President's Blog

11 Jun 2019 13:52 Age: 1 year

Guest Blog | Myths and Facts on Oxo-degradable, Biodegradable and Compostable Bags

Category: ISWA BLOG


This guest article was written by Mario Malinconico, Researcher at CNR, President of ATIA ISWA Italy, President of Assobioplastiche S&T Committee; and Antonis Mavropoulos, ISWA President.

There is an on-going discussion regarding the properties and the real environmental performance of the alternative bags usually called oxo-degradable, biodegradable and compostable. The debate is briefly like this: are we talking about materials that are more environmentally friendly and degrade faster and easier or is this just another form of green-washing?


The recent study “Environmental Deterioration of Biodegradable, Oxo-biodegradable, Compostable and Conventional Plastic Carrier Bags in the Sea, Soil, and Open-Air Over a 3-Year Period” conducted by Imogen E. Napper and Richard C. Thompson of the University of Plymouth, fueled further this debate. Several media reported on the study putting headlines such as “biodegradable bags survive three years in soil and sea” or “biodegradable bags can hold a full load of shopping three years after being discarded”. So, for several media outlets, it seems that the study supports that oxo-degradable, biodegradable and compostable bags are rather another green-washing effort that does not provide better environmental performance. A closer look at the study and its outcomes proves some very interesting details that makes those headlines somehow misleading. Even more, it proves that those headlines are based on a lack of understanding of the science behind those materials.


To start with the core outcome, the study examined the behavior of a high density polyethylene bag, two oxo-degradable bags, a bag with the word "biodegradable" on it and, finally, a biodegradable and compostable bag in different environmental conditions. The study found that the biodegradable, oxo-biodegradable and conventional plastic formulations remained functional as carrier bags after being in the soil or the marine environment for over three years. The compostable bag completely disappeared from the experimental test rig in the marine environment within three months but, while showing some signs of deterioration, was still present in soil after 27 months.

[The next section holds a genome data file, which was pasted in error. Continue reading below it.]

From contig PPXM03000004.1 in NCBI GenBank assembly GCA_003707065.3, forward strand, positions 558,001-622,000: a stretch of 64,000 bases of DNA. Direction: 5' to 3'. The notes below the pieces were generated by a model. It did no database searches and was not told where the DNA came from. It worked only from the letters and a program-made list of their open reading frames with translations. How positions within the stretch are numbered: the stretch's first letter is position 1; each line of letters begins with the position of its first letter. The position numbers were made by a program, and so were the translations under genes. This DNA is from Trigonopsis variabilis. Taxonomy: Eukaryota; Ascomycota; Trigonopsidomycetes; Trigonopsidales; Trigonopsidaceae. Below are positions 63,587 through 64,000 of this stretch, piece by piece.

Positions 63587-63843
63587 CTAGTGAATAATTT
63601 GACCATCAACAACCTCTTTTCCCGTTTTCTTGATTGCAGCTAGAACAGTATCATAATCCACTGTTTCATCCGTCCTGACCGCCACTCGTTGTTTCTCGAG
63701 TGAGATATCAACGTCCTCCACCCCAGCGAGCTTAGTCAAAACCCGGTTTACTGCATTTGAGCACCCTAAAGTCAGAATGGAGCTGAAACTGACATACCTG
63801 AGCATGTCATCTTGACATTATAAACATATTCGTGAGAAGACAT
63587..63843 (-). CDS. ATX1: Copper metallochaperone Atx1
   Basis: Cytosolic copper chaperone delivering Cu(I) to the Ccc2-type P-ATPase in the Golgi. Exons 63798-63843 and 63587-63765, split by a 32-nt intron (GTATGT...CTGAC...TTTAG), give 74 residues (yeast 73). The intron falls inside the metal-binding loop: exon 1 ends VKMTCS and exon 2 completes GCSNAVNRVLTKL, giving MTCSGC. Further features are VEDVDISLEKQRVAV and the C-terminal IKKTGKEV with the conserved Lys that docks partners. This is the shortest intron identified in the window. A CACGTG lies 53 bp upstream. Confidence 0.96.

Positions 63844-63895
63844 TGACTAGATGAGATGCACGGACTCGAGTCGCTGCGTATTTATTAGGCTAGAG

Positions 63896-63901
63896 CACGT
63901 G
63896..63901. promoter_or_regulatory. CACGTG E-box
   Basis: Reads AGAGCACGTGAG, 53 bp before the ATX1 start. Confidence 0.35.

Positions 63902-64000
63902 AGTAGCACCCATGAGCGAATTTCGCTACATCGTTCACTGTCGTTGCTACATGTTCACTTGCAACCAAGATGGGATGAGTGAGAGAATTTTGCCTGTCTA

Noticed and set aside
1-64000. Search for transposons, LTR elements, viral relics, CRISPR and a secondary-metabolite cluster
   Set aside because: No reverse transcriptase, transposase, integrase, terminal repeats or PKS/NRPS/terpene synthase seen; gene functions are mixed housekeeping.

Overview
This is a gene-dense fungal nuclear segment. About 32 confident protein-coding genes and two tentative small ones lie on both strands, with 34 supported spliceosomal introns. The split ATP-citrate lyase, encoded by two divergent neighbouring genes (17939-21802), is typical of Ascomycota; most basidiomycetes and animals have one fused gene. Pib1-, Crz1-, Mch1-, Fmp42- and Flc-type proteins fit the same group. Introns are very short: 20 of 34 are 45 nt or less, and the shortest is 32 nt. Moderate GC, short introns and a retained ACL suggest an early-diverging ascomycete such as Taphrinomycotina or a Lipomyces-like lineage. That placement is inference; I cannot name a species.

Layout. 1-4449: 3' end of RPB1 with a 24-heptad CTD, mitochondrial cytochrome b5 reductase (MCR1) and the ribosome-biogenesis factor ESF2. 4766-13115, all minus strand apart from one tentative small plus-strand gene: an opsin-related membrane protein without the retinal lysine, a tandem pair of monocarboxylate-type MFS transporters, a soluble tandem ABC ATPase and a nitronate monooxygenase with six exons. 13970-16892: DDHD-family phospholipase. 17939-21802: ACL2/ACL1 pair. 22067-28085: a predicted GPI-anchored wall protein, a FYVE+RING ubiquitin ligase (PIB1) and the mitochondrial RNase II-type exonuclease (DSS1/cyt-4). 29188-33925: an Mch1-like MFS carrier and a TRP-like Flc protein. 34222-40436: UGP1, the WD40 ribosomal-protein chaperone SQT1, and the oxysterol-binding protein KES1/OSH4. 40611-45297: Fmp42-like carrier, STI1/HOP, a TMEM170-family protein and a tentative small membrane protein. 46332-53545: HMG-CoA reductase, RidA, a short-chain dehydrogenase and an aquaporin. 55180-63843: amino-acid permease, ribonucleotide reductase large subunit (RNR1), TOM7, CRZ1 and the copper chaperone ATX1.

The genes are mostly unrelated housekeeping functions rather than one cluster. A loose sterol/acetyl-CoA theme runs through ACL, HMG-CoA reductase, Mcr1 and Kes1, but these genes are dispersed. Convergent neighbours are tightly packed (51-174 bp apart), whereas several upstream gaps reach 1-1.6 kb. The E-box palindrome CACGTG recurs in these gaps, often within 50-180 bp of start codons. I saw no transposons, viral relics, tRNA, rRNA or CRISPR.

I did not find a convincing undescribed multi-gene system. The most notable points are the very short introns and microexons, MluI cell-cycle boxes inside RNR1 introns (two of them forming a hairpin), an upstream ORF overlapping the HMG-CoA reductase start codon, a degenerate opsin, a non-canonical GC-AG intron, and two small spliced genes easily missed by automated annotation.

So, the study tells us that only the bag that was both biodegradable and compostable (designed to be managed in the circuit for the collection of wet waste in special industrial plants) undergoes total decomposition in the marine environment in just three months and has a reduced environmental impact.


The study tells us nothing new, but it confirms that it is a mistake to use the term "biodegradable" compared to products based on traditional polymers or with the addition of chemicals intended to accelerate the fragmentation (so called oxo-degradable). The only products available to properly boast of this definition are those in compostable bioplastic, such as moreover already clarified in 2015 in Italy by the AGCM (Governmental Consumer Protection Department) in the case of oxo-degradable bags, used at the time by some large retailers. The results published by Imogen E. Napper and Richard C. Thompson are therefore not surprising for polymer chemistry and biodegradation experts, but rather confirm that the EU decision (Single Use Plastics directive) to prohibit all traditional materials with accelerators of fragmentation is correct.